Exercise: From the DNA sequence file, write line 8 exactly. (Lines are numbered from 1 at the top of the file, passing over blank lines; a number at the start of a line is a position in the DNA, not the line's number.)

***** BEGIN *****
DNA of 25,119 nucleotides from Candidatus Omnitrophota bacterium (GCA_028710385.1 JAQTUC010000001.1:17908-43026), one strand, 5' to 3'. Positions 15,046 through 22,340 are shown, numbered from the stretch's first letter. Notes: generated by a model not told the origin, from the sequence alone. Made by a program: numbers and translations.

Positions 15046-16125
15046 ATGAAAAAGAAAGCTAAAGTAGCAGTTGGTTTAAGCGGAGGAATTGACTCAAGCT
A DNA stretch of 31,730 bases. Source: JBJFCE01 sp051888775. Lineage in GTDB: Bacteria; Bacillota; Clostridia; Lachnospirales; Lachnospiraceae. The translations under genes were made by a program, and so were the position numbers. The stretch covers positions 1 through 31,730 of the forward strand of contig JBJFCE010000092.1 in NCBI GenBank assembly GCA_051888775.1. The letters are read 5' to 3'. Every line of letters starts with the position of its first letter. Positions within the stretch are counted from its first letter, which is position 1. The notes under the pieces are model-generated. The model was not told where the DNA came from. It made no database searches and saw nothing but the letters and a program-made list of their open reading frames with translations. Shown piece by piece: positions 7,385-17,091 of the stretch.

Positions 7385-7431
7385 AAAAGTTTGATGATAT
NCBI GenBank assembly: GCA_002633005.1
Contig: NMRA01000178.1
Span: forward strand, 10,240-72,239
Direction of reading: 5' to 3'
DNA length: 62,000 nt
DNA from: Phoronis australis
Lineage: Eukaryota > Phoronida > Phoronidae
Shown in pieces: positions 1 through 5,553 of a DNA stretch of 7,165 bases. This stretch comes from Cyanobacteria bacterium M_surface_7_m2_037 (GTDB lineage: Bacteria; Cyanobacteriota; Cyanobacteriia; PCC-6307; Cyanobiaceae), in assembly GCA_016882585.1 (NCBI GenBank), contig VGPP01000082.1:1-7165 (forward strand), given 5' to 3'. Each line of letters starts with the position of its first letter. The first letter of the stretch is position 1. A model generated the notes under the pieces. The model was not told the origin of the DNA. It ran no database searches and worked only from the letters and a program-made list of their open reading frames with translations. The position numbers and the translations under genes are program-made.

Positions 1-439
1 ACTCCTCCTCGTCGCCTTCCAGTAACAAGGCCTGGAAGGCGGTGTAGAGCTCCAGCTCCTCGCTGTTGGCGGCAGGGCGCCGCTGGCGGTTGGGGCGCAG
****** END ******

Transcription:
Contig: NMRA01000178.1